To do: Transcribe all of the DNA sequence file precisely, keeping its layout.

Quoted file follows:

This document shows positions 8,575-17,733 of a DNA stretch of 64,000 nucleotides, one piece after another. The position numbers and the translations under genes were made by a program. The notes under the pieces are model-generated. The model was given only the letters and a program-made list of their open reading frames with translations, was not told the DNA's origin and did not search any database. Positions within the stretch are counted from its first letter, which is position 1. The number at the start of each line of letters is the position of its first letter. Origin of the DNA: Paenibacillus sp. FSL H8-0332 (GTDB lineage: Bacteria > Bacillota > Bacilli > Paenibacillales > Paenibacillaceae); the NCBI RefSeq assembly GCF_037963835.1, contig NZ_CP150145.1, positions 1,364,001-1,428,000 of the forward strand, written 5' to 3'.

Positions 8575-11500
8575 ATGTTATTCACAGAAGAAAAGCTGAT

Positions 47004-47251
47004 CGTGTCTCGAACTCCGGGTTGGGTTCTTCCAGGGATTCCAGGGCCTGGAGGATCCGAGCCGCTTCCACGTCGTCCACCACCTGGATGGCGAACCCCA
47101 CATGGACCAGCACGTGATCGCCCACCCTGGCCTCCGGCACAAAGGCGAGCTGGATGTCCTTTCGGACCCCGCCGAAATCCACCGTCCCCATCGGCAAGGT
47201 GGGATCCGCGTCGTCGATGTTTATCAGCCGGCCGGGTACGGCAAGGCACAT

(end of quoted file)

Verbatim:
This document shows positions 8,575-17,733 of a DNA stretch of 64,000 nucleotides, one piece after another. The position numbers and the translations under genes were made by a program. The notes under the pieces are model-generated. The model was given only the letters and a program-made list of their open reading frames with translations, was not told the DNA's origin and did not search any database. Positions within the stretch are counted from its first letter, which is position 1. The number at the start of each line of letters is the position of its first letter. Origin of the DNA: Paenibacillus sp. FSL H8-0332 (GTDB lineage: Bacteria > Bacillota > Bacilli > Paenibacillales > Paenibacillaceae); the NCBI RefSeq assembly GCF_037963835.1, contig NZ_CP150145.1, positions 1,364,001-1,428,000 of the forward strand, written 5' to 3'.

Positions 8575-11500
8575 ATGTTATTCACAGAAGAAAAGCTGAT

Positions 47004-47251
47004 CGTGTCTCGAACTCCGGGTTGGGTTCTTCCAGGGATTCCAGGGCCTGGAGGATCCGAGCCGCTTCCACGTCGTCCACCACCTGGATGGCGAACCCCA
47101 CATGGACCAGCACGTGATCGCCCACCCTGGCCTCCGGCACAAAGGCGAGCTGGATGTCCTTTCGGACCCCGCCGAAATCCACCGTCCCCATCGGCAAGGT
47201 GGGATCCGCGTCGTCGATGTTTATCAGCCGGCCGGGTACGGCAAGGCACAT